Editor’s note: The following has been cross-posted from the U.S. Department of Labor blog. The writer is Allen Chen, an economist at the U.S. Bureau of Labor Statistics. This blog post was adapted from a Career Outlook article by Dennis Vilorio, an economist formerly employed by BLS.

If you dream of inspiring the minds of the future, consider teaching. Teachers give students the knowledge and tools to succeed both in school and beyond the classroom. It’s a smart career choice, too: Most teaching jobs pay above the median for all occupations ($36,200), and BLS projects there will be more than 2 million job openings between 2014 and 2024 for teachers at all levels.

Types of teachers

  • Preschool and K-12 teachers: These teachers are often generalists in lower grades but specialize in certain subjects in higher grades.
  • Postsecondary teachers: Commonly referred to as professors or instructors, these teachers work in community colleges, universities, technical and trade schools, and other institutions of higher learning. Besides instructing students, they conduct research and publish academic papers and books.
  • Special education and other teachers: These teachers work with children and adult students who have special needs, who want remedial help, or who need literacy instruction.

A day in the life

Teachers might be envied for the summer and holiday breaks they get, but the data show that they put in long hours preparing for their students. Many work on the weekends and outside the classroom after school by sponsoring student clubs or chaperoning events.

Some teachers are with the same students all day; others have a few classes throughout the day with different students. Many teachers say that challenges with classroom management, workload, and bureaucratic oversight are the most frustrating elements of the job. But they say the most satisfying parts are watching students learn, the variety each day brings, and working with supportive colleagues.

A chart showing the percentage of teachers working at each hour of the average weekday and weekend day.

Editor’s note: A text-only version of the graphic is below. The data are restricted to days that people who described their main job as being a teacher and reported doing at least one minute of work for their main job. Holidays are excluded from the data.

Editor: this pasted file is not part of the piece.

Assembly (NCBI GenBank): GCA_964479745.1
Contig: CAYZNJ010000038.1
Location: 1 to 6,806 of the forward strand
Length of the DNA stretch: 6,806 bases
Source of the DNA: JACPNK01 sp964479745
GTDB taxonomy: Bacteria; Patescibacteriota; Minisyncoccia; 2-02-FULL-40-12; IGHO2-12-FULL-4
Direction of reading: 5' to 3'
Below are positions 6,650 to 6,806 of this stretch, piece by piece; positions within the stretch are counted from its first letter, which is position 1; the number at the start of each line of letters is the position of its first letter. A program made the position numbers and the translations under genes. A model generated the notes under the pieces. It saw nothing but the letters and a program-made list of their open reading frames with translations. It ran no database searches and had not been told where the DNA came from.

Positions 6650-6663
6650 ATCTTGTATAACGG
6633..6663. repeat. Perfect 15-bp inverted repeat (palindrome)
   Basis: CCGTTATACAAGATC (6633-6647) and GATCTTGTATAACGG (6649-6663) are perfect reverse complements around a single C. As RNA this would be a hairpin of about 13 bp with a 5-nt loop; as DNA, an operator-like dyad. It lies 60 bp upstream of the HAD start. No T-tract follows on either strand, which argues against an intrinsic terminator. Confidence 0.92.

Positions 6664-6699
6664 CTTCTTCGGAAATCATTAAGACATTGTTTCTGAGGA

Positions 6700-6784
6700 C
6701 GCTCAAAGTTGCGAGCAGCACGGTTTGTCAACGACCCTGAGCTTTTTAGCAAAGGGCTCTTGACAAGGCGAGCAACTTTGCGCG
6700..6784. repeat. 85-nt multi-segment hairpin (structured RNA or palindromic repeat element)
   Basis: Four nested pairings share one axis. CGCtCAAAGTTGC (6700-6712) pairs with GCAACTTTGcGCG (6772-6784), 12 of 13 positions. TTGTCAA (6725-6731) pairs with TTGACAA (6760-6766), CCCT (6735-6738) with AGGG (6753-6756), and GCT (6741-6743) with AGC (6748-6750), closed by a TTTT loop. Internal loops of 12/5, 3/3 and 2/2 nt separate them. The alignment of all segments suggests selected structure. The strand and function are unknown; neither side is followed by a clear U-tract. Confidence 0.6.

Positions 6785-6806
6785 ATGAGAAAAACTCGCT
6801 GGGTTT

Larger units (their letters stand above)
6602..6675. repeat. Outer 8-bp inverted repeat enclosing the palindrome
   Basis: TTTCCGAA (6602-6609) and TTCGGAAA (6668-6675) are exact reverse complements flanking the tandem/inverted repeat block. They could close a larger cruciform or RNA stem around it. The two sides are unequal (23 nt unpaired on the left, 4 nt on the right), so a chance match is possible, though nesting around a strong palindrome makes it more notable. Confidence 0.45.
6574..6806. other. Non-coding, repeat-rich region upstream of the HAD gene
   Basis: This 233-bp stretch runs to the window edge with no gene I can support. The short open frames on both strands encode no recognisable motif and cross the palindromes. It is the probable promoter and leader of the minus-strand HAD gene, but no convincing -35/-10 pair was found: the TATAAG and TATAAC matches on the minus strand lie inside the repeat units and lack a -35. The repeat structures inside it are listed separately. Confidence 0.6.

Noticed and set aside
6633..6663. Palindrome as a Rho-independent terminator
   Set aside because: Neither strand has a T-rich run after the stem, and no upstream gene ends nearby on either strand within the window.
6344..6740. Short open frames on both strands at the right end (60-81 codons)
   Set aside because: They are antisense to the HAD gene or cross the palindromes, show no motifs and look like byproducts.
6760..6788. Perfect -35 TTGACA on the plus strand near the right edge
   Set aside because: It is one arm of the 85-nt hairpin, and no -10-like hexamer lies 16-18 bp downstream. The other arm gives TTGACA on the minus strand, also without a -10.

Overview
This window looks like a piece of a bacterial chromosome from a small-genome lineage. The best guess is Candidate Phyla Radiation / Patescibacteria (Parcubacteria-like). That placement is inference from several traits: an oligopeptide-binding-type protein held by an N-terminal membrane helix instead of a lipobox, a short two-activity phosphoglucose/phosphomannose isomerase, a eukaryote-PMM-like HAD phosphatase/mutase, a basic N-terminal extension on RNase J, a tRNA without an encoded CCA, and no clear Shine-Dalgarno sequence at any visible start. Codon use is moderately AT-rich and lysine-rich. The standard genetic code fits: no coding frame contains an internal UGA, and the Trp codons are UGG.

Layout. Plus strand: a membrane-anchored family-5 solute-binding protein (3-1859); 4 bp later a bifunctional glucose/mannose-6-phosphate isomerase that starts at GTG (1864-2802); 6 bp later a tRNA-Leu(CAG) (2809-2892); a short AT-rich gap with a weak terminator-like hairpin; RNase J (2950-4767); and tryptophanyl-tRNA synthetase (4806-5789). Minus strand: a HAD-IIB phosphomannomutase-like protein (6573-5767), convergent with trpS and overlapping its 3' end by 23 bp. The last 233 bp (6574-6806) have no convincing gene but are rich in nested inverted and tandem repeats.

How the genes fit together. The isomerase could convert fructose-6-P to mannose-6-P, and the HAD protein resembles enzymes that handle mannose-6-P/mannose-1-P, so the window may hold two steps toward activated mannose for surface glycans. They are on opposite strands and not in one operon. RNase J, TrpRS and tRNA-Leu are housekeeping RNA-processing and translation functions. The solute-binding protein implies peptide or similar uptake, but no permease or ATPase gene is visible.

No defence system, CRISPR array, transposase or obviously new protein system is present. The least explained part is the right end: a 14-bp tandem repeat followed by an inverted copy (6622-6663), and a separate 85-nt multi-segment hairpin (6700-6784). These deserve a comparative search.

By the numbers

BLS data show variation in employment, projected job openings, and wages among teaching occupations. Wages also vary based on grade level and geographic location, but nearly all teaching jobs had median annual wages that were higher than the $36,200 median annual wage for all occupations in May 2015.

A graphic showing employment and wages for different types of teaching careers, including preschool, K-12, postsecondary, and special education.

Editor’s note: A text-only version of the graphic is below. Job openings are from employment growth and the need to replace workers who leave the occupation. The “other” category includes adult basic and secondary education and literacy teachers and instructors, self-enrichment education teachers, and miscellaneous teachers and instructors.

Becoming a teacher

Before leading your own classroom, you’ll have to learn to be a teacher. The skills, education, and other qualifications to be eligible vary widely — one good resource for finding requirements in your state is teacher.org.

For example, preschool teachers typically must have an associate’s degree, kindergarten through secondary teachers usually require a bachelor’s degree, and postsecondary teachers generally need a doctoral degree or a master’s degree in their field. None of the occupations typically require work experience in a related occupation for entry-level employment, but an internship or residency may be necessary as part of on-the-job training. And teachers in public schools usually need certification or a license.

There are plenty of ways to help shape the future, one mind at a time. Which path will you choose?

Learn more: More information about teaching or teaching-related occupations is available in the Occupational Outlook Handbook, as well as from the U.S. Department of Education and professional teaching associations. You might also qualify for loan forgiveness or for taking an alternative route to becoming teacher if you commit to work in a low-income community.

Graphic 1: What Time Teachers Work

Percent of teachers working, by time of day on days they worked, 2011–15
 Time of day Weekday Weekend day
4-4:59 am 1.2 1.1
5-5:59 am 4.3 1.1
6-6:59 am 21.6 5.5
7-7:59 am 69.6 13.6
8-8:59 am 88.1 20.6
9-9:59 am 90.7 31.1
10-10:59 am 91.0 28.6
11-11:59am 91.2 29.7
12-12:59 pm 88.1 28.9
1-1:59 pm 89.1 33.2
2-2:59 pm 89.7 32.8
3-3:59 pm 80.0 32.4
4-4:59 pm 47.9 34.4
5-5:59 pm 30.1 30.8
6-6:59 pm 16.0 25.5
7-7:59 pm 15.0 22.9
8-8:59 pm 18.2 27.4
9-9:59 pm 14.3 23.4
10-10:59 pm 7.2 14.0
11-11:59 pm 3.6 8.0
12-12:59 am 2.0 2.5
1-1:59 am 0.4 1.1
2-2:59am 0.3 0.7
3-3:59 am 0.3 0.9

 

Graphic 2: Types of Teaching Occupations

Occupation Number employed in 2014 Projected job openings, 2014-24 2015 median wages Typical education needed for entry
Postsecondary teachers 1,869,400 550,600 $64,450 Master’s degree or higher
Others, such as self-enrichment and adult literacy teachers 1,408,700 391,000 $30,760 Variable
Elementary school teachers 1,358,000 378,700 $54,890 Bachelor’s degree
Secondary school teachers 961,600 284,000 $57,200 Bachelor’s degree
Middle school teachers 627,500 175,500 $55,860 Bachelor’s degree
Preschool teachers 441,000 158,700 $28,570 Associate degree
Special education teachers 491,100 123,500 $58,500 Bachelor’s degree
Kindergarten teachers 159,400 56,100 $51,640 Bachelor’s degree